Multi-cloud has become the IT infrastructure of choice. Rather than relying on one or two providers, as they might have done in the past, CIOs are now buying cloud services from a range of specialists – and it’s an approach that serves the modern business well.
For CIOs, the benefits of multi-cloud are manifold: they can select a provider that best meets each business use case; they can take advantages of economies of scale and work with the specialist that offers the best service at the best price; and – perhaps most crucially of all – they can spread the risk associated with a traditional reliance on a single IT vendor.
However, while multi-cloud brings big benefits, using the strategy effectively also involves overcoming challenges. Using a range of providers brings complexity. Multi-cloud leads to new management requirements, particularly when it comes to costs and data security.
Those challenges will increase with enterprise reliance on the cloud. Companies are now 17 times more likely to boost their cloud investment than cut it, says analyst Gartner, which predicts global cloud spending will reach $600bn in 2023, up from $491 billion in 2022.
As recruiter Harvey Nash warns in its annual global leadership survey, CIOs must be cautious and ensure that a rush to multi-cloud provision doesn’t simply lead to “a descent into chaos". If your company wants to make the most of multi-cloud, then it needs a next-generation approach to data management that’s ready for the on-demand world.
Mark Molyneux is EMEA CTO at Cohesity.
Why are companies moving to multi-cloud environments?
The shift is an opportunity to break free from staid outsourcing arrangements. In the past, companies traditionally relied on mega deals with outsourcing giants to help manage IT infrastructures. While these deals provided a way to keep IT running, they were also costly to the business and involved tight contractual requirements.
Multi-cloud arrangements offer the complete opposite – you can pick and select from a broad range of providers and scale provision up and down flexibly as business requirements change. In sharp contrast to the past, cloud arrangements involve agreements with a host of specialists to help ensure companies get the best provision for the services they require.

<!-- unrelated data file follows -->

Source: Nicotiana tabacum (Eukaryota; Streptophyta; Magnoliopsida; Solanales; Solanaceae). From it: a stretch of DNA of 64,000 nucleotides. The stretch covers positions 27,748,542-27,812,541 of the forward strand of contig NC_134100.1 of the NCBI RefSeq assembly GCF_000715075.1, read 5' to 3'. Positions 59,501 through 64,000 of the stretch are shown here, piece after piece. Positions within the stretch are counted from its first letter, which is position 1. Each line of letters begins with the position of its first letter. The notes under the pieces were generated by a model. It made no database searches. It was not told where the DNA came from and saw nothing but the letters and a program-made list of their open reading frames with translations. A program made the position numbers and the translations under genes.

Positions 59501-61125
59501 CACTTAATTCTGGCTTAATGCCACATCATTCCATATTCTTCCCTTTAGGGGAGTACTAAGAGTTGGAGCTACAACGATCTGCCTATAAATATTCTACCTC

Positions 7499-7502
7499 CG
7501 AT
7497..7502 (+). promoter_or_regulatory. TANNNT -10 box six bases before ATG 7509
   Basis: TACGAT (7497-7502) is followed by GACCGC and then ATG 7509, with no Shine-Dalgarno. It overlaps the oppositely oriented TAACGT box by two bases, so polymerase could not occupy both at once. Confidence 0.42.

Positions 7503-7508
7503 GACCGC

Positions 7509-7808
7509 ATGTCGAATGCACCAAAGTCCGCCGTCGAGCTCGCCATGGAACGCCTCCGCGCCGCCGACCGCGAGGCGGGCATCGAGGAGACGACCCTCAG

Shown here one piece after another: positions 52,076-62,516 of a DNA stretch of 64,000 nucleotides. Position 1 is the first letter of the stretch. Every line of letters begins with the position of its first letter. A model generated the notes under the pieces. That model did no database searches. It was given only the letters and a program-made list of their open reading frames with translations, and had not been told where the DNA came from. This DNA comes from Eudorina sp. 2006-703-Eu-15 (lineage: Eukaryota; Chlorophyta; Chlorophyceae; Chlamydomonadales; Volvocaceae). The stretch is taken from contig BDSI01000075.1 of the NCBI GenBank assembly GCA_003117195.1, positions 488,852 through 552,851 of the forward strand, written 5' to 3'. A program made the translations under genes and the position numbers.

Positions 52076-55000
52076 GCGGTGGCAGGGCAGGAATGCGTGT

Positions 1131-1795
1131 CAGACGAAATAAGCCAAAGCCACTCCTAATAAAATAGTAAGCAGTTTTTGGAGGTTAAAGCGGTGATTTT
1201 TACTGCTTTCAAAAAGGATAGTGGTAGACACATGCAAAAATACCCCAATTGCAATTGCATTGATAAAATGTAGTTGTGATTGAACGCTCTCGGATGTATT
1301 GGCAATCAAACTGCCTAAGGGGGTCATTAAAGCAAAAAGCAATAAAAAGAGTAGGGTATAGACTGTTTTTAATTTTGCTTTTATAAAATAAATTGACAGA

Picking best-of-breed providers also helps companies to reduce risk. Go with one service provider and your business could find itself in trouble if it is unable to run its operations or service its customers. Multi-cloud can help to boost business resilience by spreading provision across a range of trusted partners.
What are the challenges that come with multi-cloud provision?
Managing multiple cloud providers is far from straightforward. Rather than having one throat to choke, IT managers are left with a whole series of provider relationships to juggle, with issues around workloads, performance, and costs that each cloud partner brings.
Making the most of multi-cloud is also complicated. CIOs might envisage boosting resiliency by hosting software in multiple places, but building applications to use multiple clouds is hard, says analyst Forrester. There can be massive inefficiencies and redundant tasks from managing multiple versions of the same application across clouds.
Then there’s the thorny issue of tracking all those services. It’s so easy to turn on and scale up cloud provision that many businesses now struggle to know which instances are running. That scale brings cost implications, but also massive security concerns. If you don’t know an instance is running, how can you manage the threat that a cyberattack might bring?
Finally, what about when you scale down or turn off a cloud service? How can you be sure that you’ve repatriated your data successfully? You’ll need to know where your data resides, not just because of data security but also in terms of regulatory concerns and the need to keep employee and customer information backed up and safe.
How can your business manage multi-cloud complexity?
First things first: don’t rely on your cloud provider to manage your data. Yes, most of the evidence points to cloud services being more resilient than in-house provision, but that doesn’t mean you should rely on their high availability. Recognize that every one of the major cloud providers has experienced outages at some stage.
Instead, work with an expert partner to ensure cloud and data use is managed effectively. Look for a centralized data management solution that lets your business manage its data – whether it’s in the cloud or in the data canter – through a single administrative interface.
Rather than relying on a self-managed backup solution, disaster recovery-as-a-service (DRaaS) solutions mean your provider focuses on managing the infrastructure. So, while your partner takes the strain of ensuring cloud data is backed up and resilient, your team focuses on policies for effective data use and the valuable exploitation of that information.
Building a centralized data management solution also helps ensure security is prioritized. A DRaaS solution will help your business to detect, protect – and if the worst happens, such as a ransomware attack – to recover cloud-based data quickly and effectively.
The rise of the cloud means your data can be anywhere and everywhere. Your business needs a next-generation approach to data management to give it the surety to know its information is backed up, resilient and protected.
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Mark Molyneux is EMEA CTO at Cohesity.